Economical, Tweakable Hamburger Soup

Besides opening a can, there can hardly be an easier homemade soup than this simple, tasty hamburger soup. Depending on the contents of your fridge and spice rack you can tweak this one to add vegetables or beans, grains or pasta; or to change the flavor from plain to Tex-Mex or Italian.

One pound of ground chuck, onion, garlic, water, some canned tomatoes and a handful of rice is all that is required. Really.

Brown the burger with chopped onion and garlic, add half a can or so of tomatoes whole or chopped, water to cover and simmer away for half hour to an hour. Add salt and pepper, then for additional flavor oregano and basil, or chili powder and red pepper flakes.

That is all that is required for a basic hamburger soup. Add as much tomato as you like or have. Its job is to add color and flavor, but you don’t necessarily want tomato soup with hamburger in it when you are done. It might not be a bad idea to do as I and Leslie Lavendar in Stockton Springs do, and check the fridge or freezer for bits and pieces of leftovers too good to toss or compost.

Leslie wrote to say she tries to work down the house supply in January and February. Here’s what she found recently that was too good to throw away but too small a supply to make a whole serving by itself: “I had about 1 1/2 cups of a leftover zucchini, onion, pepper, tomato mix I had made earlier in the week. I found a scant pound of stew meat in the freezer along with some small amounts of frozen peas and lima beans and about a dozen frozen spinach/cheese ravioli (not enough for an entree).” If she had had this recipe for hamburger soup, she could have used the vegetables in it; instead, she wrote, “I used a quart of my homemade zesty tomato sauce and a can of chickpeas to create a sort of Italian-inspired vegetable soup. It’s making a lovely, thick hearty soup that I’ll serve with some crusty bread and a salad.”

Hamburger soup is good with crusty bread and salad, too. (Heck, almost anything is good with crusty bread, including crusty bread.) I decided to vege my soup up a bit by shredding some greens I had in the house: baby spinach, beet and kale as garnish on top, then stirred down into the hot soup where it wilted and joined the soup. We had that for supper one night, then poured the leftovers over rewarmed polenta the next day with a little mozzarella grated on top.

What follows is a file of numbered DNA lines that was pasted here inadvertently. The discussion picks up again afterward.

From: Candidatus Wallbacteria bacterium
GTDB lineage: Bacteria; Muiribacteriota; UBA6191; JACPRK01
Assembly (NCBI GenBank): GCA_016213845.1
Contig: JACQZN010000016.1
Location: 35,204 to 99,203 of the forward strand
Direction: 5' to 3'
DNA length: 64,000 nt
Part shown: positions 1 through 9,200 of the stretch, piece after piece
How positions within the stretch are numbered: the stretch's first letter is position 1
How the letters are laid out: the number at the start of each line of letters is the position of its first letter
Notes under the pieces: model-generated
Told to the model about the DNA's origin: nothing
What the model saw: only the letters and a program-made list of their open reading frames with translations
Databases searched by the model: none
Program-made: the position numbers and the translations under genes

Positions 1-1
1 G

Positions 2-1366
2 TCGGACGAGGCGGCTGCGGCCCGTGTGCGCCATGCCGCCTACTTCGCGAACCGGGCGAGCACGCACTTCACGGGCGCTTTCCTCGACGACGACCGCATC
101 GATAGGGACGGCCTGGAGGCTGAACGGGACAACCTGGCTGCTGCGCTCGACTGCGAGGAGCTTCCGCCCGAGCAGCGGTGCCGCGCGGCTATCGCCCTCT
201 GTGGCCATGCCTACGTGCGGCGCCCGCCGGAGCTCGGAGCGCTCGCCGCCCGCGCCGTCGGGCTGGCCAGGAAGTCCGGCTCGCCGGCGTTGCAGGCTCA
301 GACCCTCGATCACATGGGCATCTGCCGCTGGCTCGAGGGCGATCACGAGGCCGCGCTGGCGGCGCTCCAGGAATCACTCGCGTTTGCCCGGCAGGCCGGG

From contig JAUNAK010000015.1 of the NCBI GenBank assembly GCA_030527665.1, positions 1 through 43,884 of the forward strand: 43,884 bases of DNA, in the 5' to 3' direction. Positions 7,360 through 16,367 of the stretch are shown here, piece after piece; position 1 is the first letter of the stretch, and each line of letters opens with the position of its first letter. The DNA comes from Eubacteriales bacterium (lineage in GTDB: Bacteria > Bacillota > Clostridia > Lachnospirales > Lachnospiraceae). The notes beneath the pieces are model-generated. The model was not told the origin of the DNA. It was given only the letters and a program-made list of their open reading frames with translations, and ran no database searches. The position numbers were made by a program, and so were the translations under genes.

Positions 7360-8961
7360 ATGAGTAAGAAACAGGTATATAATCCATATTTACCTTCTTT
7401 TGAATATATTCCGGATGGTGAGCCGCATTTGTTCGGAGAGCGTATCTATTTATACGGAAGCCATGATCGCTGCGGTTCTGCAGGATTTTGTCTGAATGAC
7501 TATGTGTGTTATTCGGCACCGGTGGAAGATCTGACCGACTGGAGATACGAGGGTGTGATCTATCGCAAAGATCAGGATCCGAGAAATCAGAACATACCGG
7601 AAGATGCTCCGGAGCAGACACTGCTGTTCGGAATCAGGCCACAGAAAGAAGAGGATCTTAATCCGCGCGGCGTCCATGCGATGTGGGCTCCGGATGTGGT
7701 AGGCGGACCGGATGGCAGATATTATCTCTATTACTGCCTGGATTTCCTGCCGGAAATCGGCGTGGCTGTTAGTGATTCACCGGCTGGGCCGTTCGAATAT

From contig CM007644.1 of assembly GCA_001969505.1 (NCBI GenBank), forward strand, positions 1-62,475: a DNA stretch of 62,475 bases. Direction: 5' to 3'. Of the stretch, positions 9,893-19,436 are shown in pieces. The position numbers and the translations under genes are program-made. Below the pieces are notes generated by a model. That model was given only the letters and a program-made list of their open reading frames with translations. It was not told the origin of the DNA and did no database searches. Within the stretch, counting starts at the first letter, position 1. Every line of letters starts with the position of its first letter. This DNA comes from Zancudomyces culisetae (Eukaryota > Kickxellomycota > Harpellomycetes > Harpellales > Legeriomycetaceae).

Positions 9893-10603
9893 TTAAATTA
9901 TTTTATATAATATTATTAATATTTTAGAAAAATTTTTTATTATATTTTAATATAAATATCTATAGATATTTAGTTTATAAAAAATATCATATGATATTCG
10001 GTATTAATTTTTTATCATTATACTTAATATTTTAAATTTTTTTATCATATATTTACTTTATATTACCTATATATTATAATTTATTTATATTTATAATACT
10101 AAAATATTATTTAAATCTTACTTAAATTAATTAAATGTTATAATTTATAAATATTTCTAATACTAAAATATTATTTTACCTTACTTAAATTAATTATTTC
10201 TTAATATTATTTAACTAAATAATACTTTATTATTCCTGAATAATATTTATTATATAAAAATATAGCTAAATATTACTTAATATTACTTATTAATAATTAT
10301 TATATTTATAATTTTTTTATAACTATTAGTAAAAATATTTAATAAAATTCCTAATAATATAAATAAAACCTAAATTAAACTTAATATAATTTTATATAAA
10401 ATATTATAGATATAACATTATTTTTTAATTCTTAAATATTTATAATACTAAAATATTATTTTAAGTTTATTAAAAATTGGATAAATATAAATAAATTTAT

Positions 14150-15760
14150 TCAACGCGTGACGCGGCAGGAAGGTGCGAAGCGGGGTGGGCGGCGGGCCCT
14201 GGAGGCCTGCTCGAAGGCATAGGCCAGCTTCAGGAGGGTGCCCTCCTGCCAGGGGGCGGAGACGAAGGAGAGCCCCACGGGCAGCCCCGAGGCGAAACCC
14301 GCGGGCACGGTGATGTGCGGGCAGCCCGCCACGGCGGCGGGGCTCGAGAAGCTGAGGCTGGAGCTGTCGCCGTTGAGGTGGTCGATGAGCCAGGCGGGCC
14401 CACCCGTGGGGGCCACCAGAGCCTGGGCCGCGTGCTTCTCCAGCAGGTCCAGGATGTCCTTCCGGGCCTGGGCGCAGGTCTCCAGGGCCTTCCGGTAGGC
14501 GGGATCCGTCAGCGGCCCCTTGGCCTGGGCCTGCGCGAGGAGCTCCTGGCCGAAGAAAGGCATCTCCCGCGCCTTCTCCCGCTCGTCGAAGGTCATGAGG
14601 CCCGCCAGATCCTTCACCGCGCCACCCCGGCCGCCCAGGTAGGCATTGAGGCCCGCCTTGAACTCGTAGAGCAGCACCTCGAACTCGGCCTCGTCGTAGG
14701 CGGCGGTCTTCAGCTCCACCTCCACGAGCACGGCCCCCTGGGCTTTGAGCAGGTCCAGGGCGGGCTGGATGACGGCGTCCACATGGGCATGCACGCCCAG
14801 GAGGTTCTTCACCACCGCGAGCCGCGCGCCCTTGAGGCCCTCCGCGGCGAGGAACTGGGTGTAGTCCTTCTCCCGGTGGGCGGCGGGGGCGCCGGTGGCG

Hamburger Soup – photo 1802
Serves: four to six
  • 1 pound ground beef
  • 1 large onion, finely chopped
  • 2 cloves garlic, minced
  • 1 cup diced or whole canned tomatoes
  • Water
  • ¼ cup rice
  • Cooked leftover vegetables, optional
  • Shredded greens like spinach or kale, optional
  • Herbs to taste, optional
  • Salt and pepper to taste
  1. In a heavy bottom cook pot, brown the beef with the chopped onions and garlic until the meat is browned.
  2. Add the tomatoes with their juice.
  3. Add water to cover all, about three to four cups.
  4. Add optional vegetables and herbs or spices.
  5. Bring to a boil, then reduce the heat and cook for half an hour, then add the rice and cook until the rice is done.
  6. Taste and adjust seasoning.


Sandy Oliver

About Sandy Oliver

Sandy Oliver Sandy is a freelance food writer with the column Taste Buds appearing weekly since 2006 in the Bangor Daily News, and regular columns in Maine Boats, Homes, and Harbors magazine and The Working Waterfront. Besides freelance food writing, she is a pioneering food historian beginning her work in 1971 at Mystic Seaport Museum, where she developed a fireplace cooking program in an 1830s house. After moving to Maine in 1988, Sandy wrote, Saltwater Foodways: New Englanders and Their Foods at Sea and Ashore in the 19th Century published in 1995. She is the author of The Food of Colonial and Federal America published in fall of 2005, and Giving Thanks: Thanksgiving History and Recipes from Pilgrims to Pumpkin Pie which she co-authored with Kathleen Curtin. She often speaks to historical organizations and food professional groups around the country, organizes historical dinners, and conducts classes and workshops in food history and in sustainable gardening and cooking. Sandy lives on Islesboro, an island in Penobscot where she gardens, preserves, cooks and teaches sustainable lifeways.